I have just read a most exciting tip in the latest edition of ‘The Cottage Gardener’, the quarterly magazine of The Cottage Garden Society and I thought I would pass it on.
I am indebted to Jo Webber from Looe, Cornwall, who wrote about her successful experiment of increasing her stock of Verbena bonariensis by layering, a propagation technique more commonly used with shrubs such as forsythia, daphne, viburnum, rhododendrons, azaleas and camellias. Jo explained that in October, when the plants had finished flowering, she cut off the seedheads and gently bent the tall stems to the ground, covering them with soil at each leaf node. Apart from making sure they did not dry out, Jo then ignored them until April when she was delighted to find lots of new plants! They were separated from the main stem and replanted where she wanted them.
A very unusual way of propagating an herbaceous perennial but I suppose it makes sense that in Spring, the growth hormones will be strongest in the leaf axils where side shoots would naturally form. Jo doesn’t say whether she wounded the stem at each leaf node before burying them, something you would normally do with shrubs, but maybe that is not required in this case.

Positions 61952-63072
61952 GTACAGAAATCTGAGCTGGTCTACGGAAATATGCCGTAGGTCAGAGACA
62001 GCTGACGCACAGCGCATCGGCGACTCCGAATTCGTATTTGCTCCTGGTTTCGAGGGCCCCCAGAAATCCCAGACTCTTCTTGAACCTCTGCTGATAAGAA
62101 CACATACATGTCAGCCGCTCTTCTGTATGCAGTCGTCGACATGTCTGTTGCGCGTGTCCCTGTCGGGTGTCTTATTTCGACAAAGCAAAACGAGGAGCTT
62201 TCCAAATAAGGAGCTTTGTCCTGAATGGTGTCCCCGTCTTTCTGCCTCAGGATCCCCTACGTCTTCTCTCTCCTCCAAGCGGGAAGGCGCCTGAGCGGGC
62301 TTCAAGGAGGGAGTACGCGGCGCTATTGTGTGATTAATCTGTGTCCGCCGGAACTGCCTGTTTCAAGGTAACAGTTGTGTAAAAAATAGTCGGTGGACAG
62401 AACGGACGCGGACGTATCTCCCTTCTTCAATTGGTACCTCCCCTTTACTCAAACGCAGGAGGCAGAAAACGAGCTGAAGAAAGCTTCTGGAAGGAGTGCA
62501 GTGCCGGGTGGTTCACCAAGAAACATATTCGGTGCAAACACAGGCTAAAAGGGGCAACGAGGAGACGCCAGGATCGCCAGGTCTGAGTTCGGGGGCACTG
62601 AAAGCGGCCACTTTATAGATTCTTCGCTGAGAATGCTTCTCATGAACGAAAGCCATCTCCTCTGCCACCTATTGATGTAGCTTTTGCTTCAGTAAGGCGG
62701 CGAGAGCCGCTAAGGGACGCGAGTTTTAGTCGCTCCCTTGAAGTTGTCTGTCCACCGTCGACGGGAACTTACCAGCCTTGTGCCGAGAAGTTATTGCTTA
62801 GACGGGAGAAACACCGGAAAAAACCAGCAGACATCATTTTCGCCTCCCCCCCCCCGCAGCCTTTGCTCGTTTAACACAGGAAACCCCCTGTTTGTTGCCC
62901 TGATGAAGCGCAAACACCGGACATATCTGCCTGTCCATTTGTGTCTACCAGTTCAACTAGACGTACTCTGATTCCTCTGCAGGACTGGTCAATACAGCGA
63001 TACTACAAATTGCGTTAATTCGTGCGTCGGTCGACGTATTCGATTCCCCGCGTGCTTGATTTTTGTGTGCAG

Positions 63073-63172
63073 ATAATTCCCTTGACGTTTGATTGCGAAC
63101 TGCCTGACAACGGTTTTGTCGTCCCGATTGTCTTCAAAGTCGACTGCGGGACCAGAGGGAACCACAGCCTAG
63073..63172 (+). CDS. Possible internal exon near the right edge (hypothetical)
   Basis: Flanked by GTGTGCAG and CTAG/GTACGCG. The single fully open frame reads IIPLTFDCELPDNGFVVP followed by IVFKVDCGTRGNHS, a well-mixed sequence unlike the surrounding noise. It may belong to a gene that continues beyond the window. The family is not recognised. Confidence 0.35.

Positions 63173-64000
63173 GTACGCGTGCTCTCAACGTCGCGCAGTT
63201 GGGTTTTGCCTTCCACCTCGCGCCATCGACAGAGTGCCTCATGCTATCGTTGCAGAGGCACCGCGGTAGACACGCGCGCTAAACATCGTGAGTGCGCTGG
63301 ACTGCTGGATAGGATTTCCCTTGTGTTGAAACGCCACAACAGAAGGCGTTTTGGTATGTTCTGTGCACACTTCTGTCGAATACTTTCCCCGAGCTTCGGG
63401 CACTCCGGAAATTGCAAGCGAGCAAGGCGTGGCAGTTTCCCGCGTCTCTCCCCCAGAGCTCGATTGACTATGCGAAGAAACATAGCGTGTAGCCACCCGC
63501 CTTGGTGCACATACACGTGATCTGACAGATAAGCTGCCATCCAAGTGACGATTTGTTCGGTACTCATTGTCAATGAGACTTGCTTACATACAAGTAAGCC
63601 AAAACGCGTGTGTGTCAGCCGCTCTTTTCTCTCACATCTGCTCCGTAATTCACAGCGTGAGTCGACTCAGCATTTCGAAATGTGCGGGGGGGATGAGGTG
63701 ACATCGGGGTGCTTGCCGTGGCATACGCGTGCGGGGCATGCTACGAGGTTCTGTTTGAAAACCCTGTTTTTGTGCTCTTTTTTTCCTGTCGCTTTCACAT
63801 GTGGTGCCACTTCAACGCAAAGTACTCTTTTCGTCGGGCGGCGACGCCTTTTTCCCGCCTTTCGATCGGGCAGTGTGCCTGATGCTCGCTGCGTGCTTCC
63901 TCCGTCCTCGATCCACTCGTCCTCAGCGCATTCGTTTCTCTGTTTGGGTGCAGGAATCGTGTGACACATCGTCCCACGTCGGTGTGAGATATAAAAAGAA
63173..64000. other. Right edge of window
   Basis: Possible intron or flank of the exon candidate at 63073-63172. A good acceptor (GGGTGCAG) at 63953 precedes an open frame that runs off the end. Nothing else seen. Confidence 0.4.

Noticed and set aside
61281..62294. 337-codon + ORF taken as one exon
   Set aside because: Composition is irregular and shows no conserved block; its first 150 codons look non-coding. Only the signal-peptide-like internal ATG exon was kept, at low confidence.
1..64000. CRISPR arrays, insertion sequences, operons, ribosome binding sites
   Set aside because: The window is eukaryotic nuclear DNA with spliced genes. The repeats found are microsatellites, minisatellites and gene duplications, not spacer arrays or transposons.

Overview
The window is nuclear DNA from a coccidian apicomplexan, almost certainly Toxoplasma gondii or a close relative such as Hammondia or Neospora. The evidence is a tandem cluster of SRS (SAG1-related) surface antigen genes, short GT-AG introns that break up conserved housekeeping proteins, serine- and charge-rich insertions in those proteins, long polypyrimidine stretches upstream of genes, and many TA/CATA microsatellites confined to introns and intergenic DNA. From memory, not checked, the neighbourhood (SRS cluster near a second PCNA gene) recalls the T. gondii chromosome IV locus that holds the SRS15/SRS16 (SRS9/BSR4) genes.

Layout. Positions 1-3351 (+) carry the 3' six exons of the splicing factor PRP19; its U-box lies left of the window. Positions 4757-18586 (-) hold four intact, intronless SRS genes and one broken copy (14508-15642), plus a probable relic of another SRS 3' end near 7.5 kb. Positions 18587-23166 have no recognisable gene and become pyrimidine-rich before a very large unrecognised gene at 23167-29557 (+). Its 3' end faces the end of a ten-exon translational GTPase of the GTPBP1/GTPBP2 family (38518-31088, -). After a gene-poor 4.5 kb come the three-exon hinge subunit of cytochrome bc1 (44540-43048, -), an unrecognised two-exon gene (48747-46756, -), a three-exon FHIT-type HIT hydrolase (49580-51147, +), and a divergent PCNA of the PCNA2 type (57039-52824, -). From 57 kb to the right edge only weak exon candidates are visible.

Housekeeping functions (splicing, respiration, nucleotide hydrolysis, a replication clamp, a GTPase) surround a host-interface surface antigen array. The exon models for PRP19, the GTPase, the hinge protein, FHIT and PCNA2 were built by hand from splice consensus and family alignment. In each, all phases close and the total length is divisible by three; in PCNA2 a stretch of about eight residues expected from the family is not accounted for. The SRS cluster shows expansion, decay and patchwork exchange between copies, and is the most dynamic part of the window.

I think this is an amazing and innovative idea and something I am definitely going to try for myself. I already have quite a few plants of this variety but I would happily have more. Normally, the stems would die back and new shoots would appear from the base each year but I have noticed that in mild winters, this species often shoots again from the previous years growth although a late frost can cut it down.